Recently, I spent a few days at a conference that dealt with many issues, including euthanasia, that have preoccupied healthcare professionals in recent months. Although I am not a doctor, I attended the MaterCare International Conference for Catholic obstetricians committed to respecting human life at all stages.
As it turned out, as a lay person, I was in good company at the event. Other non-physicians also attended. In the midst of a busy holiday trip, the conference was a welcome break – a chance to ponder some challenging ethical issues, away from the thousands of tourists milling about St. Peter’s Basilica, just metres from the conference venue.
The conference held some surprises. Many Catholics are familiar with the story of St. Gianna Beretta Molla, the Catholic doctor who sacrificed her life to save the life of her unborn baby. Gianna Molla was canonized in 2004. St. Gianna’s daughter, saved by her mother’s sacrifice, is now an adult and was one of the conference speakers.
A devout Catholic, Vincent Kemme, stands apart from many scientists in a fundamental way. He does not believe resistance to euthanasia can succeed if it is purely secular. In Canada, many who oppose the practice — along with assisted suicide — do so on the grounds that it’s unreasonable, unnecessary and harmful to society, but they often go no further.
Kemme argues that euthanasia is a spiritual problem. The practice has sadly gained the most traction in the Netherlands. About 6,000 people will be put to death there this year, up from 2,000 cases only a few years ago. Kemme argues Dutch society has become largely secular, effectively cutting God out of the picture. He believes it is no coincidence that euthanasia has made the greatest inroads there, although the number of cases in Belgium is also on the rise.
By largely excluding God, the Dutch have done what secular philosophers only contemplated. They have substituted man for God, replacing divine law by human reason, which they consider supreme. Despite the grim trend in the Netherlands — a government report some years back noted involuntary euthanasia was on the rise — Kemme is not without hope for the future.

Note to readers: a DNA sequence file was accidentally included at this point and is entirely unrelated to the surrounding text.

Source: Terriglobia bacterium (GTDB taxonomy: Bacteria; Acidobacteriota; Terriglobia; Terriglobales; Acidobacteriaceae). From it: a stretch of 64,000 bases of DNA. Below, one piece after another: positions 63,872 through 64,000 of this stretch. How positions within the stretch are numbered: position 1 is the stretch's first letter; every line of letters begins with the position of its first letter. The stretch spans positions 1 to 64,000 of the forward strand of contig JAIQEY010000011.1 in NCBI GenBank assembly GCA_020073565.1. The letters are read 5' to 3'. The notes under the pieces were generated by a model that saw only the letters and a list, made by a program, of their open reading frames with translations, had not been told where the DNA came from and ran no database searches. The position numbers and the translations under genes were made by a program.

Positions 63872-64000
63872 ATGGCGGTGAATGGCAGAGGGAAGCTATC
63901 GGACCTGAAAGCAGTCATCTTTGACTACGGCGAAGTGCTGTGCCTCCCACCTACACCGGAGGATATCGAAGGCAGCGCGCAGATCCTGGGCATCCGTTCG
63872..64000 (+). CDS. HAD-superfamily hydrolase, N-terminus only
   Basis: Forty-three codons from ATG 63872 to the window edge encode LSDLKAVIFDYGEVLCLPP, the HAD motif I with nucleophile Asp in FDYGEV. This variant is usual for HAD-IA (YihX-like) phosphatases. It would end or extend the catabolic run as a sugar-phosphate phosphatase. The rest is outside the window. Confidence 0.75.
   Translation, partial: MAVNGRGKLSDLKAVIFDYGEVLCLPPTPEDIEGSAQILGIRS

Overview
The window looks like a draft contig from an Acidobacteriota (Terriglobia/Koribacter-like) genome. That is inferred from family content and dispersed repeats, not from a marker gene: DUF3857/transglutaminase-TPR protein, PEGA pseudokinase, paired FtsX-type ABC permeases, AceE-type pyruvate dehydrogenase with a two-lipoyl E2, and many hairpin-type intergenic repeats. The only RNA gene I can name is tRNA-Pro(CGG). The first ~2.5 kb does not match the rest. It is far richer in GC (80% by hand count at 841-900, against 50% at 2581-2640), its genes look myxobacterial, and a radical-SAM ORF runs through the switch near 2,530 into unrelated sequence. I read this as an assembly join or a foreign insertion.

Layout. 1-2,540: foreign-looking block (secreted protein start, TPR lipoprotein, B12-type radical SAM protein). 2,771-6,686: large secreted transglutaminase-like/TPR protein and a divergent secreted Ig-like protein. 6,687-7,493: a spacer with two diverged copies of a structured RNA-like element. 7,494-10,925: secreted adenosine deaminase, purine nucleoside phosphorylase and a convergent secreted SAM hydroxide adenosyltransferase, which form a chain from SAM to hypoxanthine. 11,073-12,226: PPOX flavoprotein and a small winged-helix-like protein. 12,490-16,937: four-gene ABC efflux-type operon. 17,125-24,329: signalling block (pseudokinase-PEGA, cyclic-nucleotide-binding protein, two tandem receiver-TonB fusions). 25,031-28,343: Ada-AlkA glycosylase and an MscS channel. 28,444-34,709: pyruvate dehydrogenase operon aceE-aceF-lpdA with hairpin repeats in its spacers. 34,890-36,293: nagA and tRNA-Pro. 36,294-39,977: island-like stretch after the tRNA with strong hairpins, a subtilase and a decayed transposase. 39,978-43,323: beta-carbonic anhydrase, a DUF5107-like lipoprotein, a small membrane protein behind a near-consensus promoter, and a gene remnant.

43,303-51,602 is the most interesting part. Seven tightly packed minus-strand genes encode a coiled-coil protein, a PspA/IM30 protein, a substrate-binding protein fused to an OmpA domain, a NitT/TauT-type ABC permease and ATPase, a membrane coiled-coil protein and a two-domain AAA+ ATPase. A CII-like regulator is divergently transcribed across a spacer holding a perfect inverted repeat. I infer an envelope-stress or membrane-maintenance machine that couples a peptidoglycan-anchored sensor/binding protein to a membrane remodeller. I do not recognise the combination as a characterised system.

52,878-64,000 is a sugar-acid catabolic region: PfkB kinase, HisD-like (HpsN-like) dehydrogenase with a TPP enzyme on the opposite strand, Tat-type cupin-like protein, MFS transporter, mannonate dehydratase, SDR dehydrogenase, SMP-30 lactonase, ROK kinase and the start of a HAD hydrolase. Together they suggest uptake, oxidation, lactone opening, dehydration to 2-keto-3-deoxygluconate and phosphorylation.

He believes the solution to the euthanasia problem lies in a return to God and prayer. A Catholic group he belongs to practises daily prayer before the Blessed Sacrament, underscoring that Catholics should avoid judging those involved in euthanasia, recalling the Church’s longstanding distinction between the sinner and the sin. He believes that resistance to euthanasia will succeed only if we oppose peacefully, without judging. “There is no room for aggression,” he told conference attendees.
St. Gianna Molla
For Gianna Beretta Molla, the path to sanctity began in late 1961 with an unwelcome event: the diagnosis of a uterine tumour during the early stages of her pregnancy. At the time, the attending surgeon offered abortion as an option, one that would very likely save Gianna’s life and allow for future pregnancies, should she so choose. In six years of marriage, this was her sixth pregnancy.
Yet, abortion was one option that St. Gianna Molla never entertained. Asked what other options remained, the surgeon offered one with potential, at least from her perspective. He could surgically remove the benign tumour and allow the pregnancy to come to full term. This option was risky for baby and mother, but offered one certainty: there would be no abortion.
The child was born, and named Gianna. Years later, her father, Pietro Molla, related the sequence of events to his daughter — now a geriatrician in Italy — also a speaker at this conference in Rome. She spoke lovingly of her parents and told the story in her own words:
“Mama prayed that the Lord would save her life and mine,” she said. “Two weeks before the delivery, she told my father, ‘Pietro, if you have to decide between the baby’s life and mine, do not hesitate: choose the child.’”
As it happened, when the delivery took place, it was safe and the newborn was healthy. For her part, St. Gianna Molla survived the delivery, but her condition worsened. In only a few hours, she developed a high fever and severe abdominal pains that did not dissipate.
“After a week of agony, during which Mom often repeated the words, ‘Jesus, I love you,’ her condition continued to deteriorate. She did not want to die in hospital, and so was returned to our family home, where she died, aged 39.”
Gianna, the daughter, named after her mother, has had many years to reflect on the lives of her parents. “Both the lives of Mom and Dad were the occasion of great joy, but also of great suffering,” she said.